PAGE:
Flash fiction: Beyond the arch

This short story is for Sue Vincent’s Thursday #writephoto prompt.


She touched the lichen-crusted stoned with a finger, drew it gently over the rugous surface and felt the tingle of time. The first converts built this doorway, now an empty arch, the first Christians in a land where the pagan deities walked the fields. The air must have fair crackled with anger. What did a mournful Levantine who died hung from a tree in a desert know of the brilliance and gaiety of the horse folk, the rain-drenched forests and the long silver strands beneath a sky of scudding cloud?

The chapel had skulked on the cliff top for a while, the passionless words of its androgynous chanting and sexless singers caught by the wind and tossed into the waves. The green meadows would have none of it; the deer bolted at the sound, and on the hill, the hares twitched velvet noses and cowered.

That was then. There was no chapel now. It was long gone, crumbled into dust like the dry prayers of the monks. Though she harkened, she heard only silence and the mocking cry of the gulls. They had gone, followed their po-faced Levantine into the darkness and left the hill to the hare and the gorse. She smiled and lifted her face to the fitful sun. She was Brigid, fire and wisdom, healing and strength. Buds opened as she passed, and the breeze blew warm with a soft sprinkling of rain

Hares leapt with joy about her feet as she stepped through the archway and into the blue misty air of a morning full of larksong, and in the distance, the sounds of horses neighing and laughter round a cooking fire.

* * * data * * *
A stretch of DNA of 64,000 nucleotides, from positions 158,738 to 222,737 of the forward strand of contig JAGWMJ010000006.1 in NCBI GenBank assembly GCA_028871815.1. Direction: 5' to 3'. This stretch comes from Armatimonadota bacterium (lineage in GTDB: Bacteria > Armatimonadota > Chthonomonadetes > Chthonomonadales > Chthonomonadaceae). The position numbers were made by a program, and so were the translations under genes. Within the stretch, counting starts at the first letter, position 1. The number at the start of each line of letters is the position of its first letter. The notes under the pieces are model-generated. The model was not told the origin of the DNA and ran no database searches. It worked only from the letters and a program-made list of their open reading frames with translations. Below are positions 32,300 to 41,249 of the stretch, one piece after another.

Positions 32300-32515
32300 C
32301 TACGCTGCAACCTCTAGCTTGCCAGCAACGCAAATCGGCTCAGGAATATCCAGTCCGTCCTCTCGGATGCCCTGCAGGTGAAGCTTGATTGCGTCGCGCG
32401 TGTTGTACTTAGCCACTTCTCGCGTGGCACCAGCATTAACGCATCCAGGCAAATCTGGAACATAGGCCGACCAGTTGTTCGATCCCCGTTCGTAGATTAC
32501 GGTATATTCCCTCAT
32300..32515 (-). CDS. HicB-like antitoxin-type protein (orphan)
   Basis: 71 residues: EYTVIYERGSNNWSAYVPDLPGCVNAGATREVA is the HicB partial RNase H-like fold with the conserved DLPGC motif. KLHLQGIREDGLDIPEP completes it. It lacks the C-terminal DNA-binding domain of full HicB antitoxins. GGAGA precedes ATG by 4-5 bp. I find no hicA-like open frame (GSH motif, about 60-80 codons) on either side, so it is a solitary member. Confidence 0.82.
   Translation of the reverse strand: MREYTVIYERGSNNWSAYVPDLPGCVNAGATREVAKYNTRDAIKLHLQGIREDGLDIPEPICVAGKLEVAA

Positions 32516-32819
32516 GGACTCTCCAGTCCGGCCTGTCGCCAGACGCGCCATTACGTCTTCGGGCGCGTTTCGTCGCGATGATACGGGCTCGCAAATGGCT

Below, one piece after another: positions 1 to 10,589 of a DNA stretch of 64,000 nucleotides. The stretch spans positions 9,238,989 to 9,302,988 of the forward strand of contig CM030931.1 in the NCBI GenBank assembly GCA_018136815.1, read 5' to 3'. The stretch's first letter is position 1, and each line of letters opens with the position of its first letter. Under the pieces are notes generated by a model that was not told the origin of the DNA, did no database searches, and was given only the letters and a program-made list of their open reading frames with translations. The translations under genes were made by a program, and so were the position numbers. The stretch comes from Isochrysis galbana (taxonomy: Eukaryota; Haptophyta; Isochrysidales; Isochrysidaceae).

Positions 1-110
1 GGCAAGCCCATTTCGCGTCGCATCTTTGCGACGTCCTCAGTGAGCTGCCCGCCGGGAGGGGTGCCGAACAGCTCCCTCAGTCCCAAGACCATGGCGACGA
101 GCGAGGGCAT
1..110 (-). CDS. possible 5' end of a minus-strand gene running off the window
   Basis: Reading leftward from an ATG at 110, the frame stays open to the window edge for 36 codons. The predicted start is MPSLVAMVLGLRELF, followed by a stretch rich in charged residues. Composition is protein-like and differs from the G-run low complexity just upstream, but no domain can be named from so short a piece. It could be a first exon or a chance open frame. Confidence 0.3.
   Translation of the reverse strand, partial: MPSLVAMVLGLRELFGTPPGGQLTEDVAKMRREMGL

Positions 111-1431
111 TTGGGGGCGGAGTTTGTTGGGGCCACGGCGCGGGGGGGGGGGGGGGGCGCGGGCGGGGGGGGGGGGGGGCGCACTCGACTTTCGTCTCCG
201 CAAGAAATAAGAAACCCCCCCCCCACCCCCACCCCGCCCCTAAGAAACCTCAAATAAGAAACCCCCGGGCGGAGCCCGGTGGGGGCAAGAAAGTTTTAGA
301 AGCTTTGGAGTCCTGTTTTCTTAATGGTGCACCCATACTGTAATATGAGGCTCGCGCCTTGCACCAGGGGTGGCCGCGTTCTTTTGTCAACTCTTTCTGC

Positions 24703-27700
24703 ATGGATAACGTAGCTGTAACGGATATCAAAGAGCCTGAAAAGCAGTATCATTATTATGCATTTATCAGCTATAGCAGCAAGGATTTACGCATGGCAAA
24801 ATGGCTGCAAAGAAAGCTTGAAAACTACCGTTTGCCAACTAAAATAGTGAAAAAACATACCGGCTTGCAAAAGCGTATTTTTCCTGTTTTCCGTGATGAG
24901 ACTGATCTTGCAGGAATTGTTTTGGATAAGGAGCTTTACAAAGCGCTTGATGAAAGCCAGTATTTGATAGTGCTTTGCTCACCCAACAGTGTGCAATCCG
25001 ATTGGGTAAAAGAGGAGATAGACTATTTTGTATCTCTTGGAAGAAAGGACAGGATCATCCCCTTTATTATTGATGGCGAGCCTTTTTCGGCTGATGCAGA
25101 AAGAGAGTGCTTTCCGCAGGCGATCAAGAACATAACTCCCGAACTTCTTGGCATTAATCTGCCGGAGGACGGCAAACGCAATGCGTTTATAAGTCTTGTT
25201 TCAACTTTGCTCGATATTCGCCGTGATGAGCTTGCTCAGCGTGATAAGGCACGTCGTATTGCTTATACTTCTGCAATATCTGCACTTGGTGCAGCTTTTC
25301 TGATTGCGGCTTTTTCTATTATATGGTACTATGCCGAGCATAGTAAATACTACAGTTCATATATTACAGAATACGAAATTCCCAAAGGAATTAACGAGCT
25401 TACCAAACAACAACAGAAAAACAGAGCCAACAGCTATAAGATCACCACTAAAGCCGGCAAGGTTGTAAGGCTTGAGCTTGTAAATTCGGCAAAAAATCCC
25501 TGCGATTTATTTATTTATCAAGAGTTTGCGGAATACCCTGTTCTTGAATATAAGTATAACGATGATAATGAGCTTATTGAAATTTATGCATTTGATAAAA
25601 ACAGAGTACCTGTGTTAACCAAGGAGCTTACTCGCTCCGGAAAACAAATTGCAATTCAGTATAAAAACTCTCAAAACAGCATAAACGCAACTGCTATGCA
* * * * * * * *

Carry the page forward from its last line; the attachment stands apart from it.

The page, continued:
The Palais Gallien in Bordeaux, for Sue.



Published by

Jane Dougherty

I used to do lots of things I didn't much enjoy. Now I am officially a writer. It's what I always wanted to be.

29 thoughts on “Flash fiction: Beyond the arch”

    1. It’s a place I’ve never bothered to visit. Assumed there’s be nothing much to see. In fact it’s a massive structure, rows of arches, right in the middle of the city.

      1. I love seeing the various architectres side by side…something quite homely about that. But the Romans have never really been my favourite invaders.

      2. I think that when they left, things went pretty much back to how they were before. Not exactly, because they left creature comforts the nobles had got accustomed to. But the second invasion, the monks, that was the killer.

      3. Depends on your point of view. It seems generally agreed that Christianity brought down the Roman Empire by putting an end to the ‘all religions rubbing along together’ regime they had before the emperors converted. Maybe that was a good thing.

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